To put it simply, volatility is the amount a market might potentially fluctuate in a particular period of time.
Knowing how much a currency pair tends to change might help you set the proper stop loss levels and prevent being forced out of a trade due to random price variations.
For example, if you are in a swing trade and know that the EUR/USD has moved roughly 100 pips each day over the last month, setting your stop to 20 pips will most likely have you stopped out too early on a little intraday move against you.
Knowing the average volatility allows you to set your stops in order to give your trade some breathing room and a chance to succeed.
Method #1 : Bollinger Bands
As we discussed in a previous session, one method for measuring volatility is to use Bollinger Bands.
Bollinger Bands can help you determine how volatile the market is right now.
This is especially handy if you are practicing range trading. Set your stop just beyond the bands.
If price reaches this level, it indicates that volatility is increasing and that a breakout is possible.
Method #2: Average True Range (ATR)
The Average True Range (ATR) indicator can also be used to calculate average volatility.
This is a standard indication accessible on most charting platforms, and it’s very simple to use.
All the ATR asks is that you enter the “period” or number of bars, candlesticks, or time to calculate the average range.
For example, if you are viewing a daily chart and enter “20” into the settings, the ATR indicator will magically generate the pair’s average range for the last 20 days.
Alternatively, if you are looking at an hourly chart and enter 50 into the settings, the ATR indicator will display the average movement of the last 50 hours. Pretty good, right?
This method can be used as a stand-alone stop or in conjunction with other stop loss approaches.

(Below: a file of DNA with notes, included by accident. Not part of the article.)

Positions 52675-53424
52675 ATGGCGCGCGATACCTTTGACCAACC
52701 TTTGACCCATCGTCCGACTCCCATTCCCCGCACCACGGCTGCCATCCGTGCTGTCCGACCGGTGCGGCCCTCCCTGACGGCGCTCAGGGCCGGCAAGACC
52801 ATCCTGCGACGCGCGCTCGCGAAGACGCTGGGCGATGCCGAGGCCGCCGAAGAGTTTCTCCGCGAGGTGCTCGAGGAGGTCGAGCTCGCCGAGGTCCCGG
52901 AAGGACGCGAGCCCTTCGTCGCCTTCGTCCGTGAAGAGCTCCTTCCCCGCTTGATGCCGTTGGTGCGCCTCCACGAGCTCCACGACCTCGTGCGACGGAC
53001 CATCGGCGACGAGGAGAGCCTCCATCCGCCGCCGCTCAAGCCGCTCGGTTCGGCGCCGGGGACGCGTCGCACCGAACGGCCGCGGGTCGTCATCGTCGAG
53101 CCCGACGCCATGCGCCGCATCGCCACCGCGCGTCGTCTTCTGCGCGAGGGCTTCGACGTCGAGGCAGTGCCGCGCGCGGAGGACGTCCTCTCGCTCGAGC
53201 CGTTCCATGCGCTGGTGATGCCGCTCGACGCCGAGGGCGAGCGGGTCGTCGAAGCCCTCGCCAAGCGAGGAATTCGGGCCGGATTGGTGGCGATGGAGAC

The goal is to allow your transaction enough breathing room for minor variations before it heads your way… and hopefully it does.
Based on a Time Limit
Time stops are stops that you establish in a trade depending on a specific time.
It could be a defined time (open limit time of hours, days, weeks, etc. ), only trading during specific trading sessions, the market’s open or active hours, or anything else.
Assume you’re an intraday trader who just placed a long bet on EUR/CHF and it hasn’t gone anywhere.
We’re in snoozeville territory here!
Why keep your money locked up in this trade when you can use it to take advantage of this one.
More pips, more movement! Yes, sir!
Because of your predetermined restrictions and your dislike of holding trades overnight, you’ve chosen to close the position at 4:00 p.m., when you’re usually done for the day, and head to your bi-weekly poker tournament.
Perhaps you are a swing trader who decided to close your positions on Friday in order to minimize gaps and weekend event risk.
Furthermore, having some margin locked up in a dead trade may cost you an opportunity in another outstanding trading setting elsewhere.
Set a time limit and remove the dead weight so that money can perform its job.